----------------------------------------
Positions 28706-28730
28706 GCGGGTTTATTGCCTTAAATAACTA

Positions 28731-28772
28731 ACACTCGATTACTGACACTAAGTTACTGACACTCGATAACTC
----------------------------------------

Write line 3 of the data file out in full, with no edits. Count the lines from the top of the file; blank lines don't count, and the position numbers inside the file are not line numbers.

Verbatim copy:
Positions 28731-28772